Funny Memories from an Impending Doom.

Walton Ford (American, born 1960), The Sensorium, 2003, Watercolor, gouache, pencil and ink on paper, 152.9 x 302.3 cm. Courtesy of Paul Kasmin Gallery

They are so big!

These watercolour paintings, I mean. That’s the first impression I get from them. Their sheer size. Oh it does matter, it really does! It’s partly the reason why I had trouble appreciating them from the photos and the posters I’ve seen all through the city: the proportions are missing; the minutely detailed panorama opening up in front of me now, on vast expansions of watercolour paper. The 19th century travel book, or nature study, aesthetic is obvious from the start. So are the stars of the show, the birds and the mammals. The details creep up to startle me as I look closer.

“Bestiarium,” a small, temporary exhibition of works by one called Walton Ford. A truer name for the show than I can initially fathom. It’s like pages from a giant’s diary have been torn out and miraculously stuck onto the museum walls. And how exquisitely crafted the illustrations on these pages! Everything about them is historical. The beasts are the centerpiece of each huge frame. Things look lopsided from the very first glance, though… The animals seem trapped in a completely human context, just a moment before a horrible death strikes them down because of it. The marks of human civilization crowd all around them (objects and contraptions, a skull, the legs of a corpse, burning cities) all of them colonial in origin, self indulgent, sadistic and futile in function. The victims are in close up, the perpetrators only hinted at; protected by History and Achievement.

Texts and subtexts! Subtexts everywhere! My mind is alive with Ford’s messages! Colonialism and its contemporary counterparts are in the forefront, battling for supremacy over the other social commentaries that his allegories lead me to. The irony is all-pervasive, the tragic comedy’s obvious. But I’m too distraught to even consider smiling. I come out of the hall in the end and walk round the other exhibits of the post-1960’s international art museum. Suddenly the best part of them seems soulless and – dare I use the word? – crap. So much for art making sense of the world. Most of the times it just helps you see the nonsense.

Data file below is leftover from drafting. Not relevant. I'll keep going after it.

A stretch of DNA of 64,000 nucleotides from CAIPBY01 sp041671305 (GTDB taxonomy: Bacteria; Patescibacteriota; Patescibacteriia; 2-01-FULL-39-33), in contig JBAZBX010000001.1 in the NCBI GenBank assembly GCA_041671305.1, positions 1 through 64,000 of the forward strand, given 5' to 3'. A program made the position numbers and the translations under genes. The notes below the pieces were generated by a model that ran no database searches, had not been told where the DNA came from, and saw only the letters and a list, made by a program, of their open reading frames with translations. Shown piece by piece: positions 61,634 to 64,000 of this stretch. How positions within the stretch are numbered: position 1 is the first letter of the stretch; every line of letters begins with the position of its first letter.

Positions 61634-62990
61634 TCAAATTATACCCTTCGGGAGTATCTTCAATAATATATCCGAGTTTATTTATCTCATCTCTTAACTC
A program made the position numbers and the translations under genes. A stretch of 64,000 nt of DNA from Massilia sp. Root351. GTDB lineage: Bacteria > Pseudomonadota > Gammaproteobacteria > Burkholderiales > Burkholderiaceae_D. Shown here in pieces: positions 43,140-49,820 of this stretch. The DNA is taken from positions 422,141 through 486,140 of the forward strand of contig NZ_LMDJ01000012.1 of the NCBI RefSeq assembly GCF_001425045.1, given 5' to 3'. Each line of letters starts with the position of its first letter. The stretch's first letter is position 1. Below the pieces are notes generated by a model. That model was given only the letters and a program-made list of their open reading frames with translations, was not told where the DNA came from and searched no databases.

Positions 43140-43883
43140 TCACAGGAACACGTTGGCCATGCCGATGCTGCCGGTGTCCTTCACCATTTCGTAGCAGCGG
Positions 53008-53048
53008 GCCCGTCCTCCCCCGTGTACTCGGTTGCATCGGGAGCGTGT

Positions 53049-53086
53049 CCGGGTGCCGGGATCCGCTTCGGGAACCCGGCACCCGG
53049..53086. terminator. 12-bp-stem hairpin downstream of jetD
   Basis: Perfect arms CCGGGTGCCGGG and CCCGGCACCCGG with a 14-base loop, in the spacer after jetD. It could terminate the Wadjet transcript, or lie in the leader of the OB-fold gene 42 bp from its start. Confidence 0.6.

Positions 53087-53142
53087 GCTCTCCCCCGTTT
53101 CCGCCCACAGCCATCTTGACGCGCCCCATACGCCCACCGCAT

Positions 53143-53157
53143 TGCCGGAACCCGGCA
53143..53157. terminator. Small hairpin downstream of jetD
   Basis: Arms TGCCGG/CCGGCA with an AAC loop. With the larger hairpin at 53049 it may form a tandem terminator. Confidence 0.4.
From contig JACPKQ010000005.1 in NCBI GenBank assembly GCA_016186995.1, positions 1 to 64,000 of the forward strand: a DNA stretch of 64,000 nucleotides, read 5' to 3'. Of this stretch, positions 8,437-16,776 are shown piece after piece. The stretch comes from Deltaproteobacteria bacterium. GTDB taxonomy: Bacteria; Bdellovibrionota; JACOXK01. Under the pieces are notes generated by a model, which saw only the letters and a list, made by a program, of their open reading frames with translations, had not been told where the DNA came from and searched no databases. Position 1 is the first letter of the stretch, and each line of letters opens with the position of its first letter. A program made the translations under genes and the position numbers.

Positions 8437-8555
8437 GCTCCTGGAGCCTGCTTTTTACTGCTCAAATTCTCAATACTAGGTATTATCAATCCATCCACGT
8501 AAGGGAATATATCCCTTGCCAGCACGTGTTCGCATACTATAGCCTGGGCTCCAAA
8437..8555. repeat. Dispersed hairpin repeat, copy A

But do let’s laugh back at this lack of sense! Let’s gather up strength and organise an International Laugh Minute! During this one minute all the people in the world that feel oppressed by the ambiguous outcome of the 300,000 odd years of homo sapiens’s walking the earth, will just let it rip through their lungs and right into the unknown faces of the perpetrators of history (past, present and future history). And when this fails to work (as it inevitably will because it’s merely an one-off, peaceful and constructive expression of art and self-awareness, and therefore bears no threat or consequence to the faceless powers that be) let’s take another Minute to laugh at our own helplessness, laugh at ourselves for being such silly, perishable things. Then perhaps we could try it once more, somehow. And then another time, and another, still? Maybe we’re not as small as we think… This might be a plausible reaction, at least, when faced with the Great Ridiculous! One of a trillion plausible signs showing that “I” care.

In the following link Walton Ford speaks about his work in an amazing interview with PBS’s art:21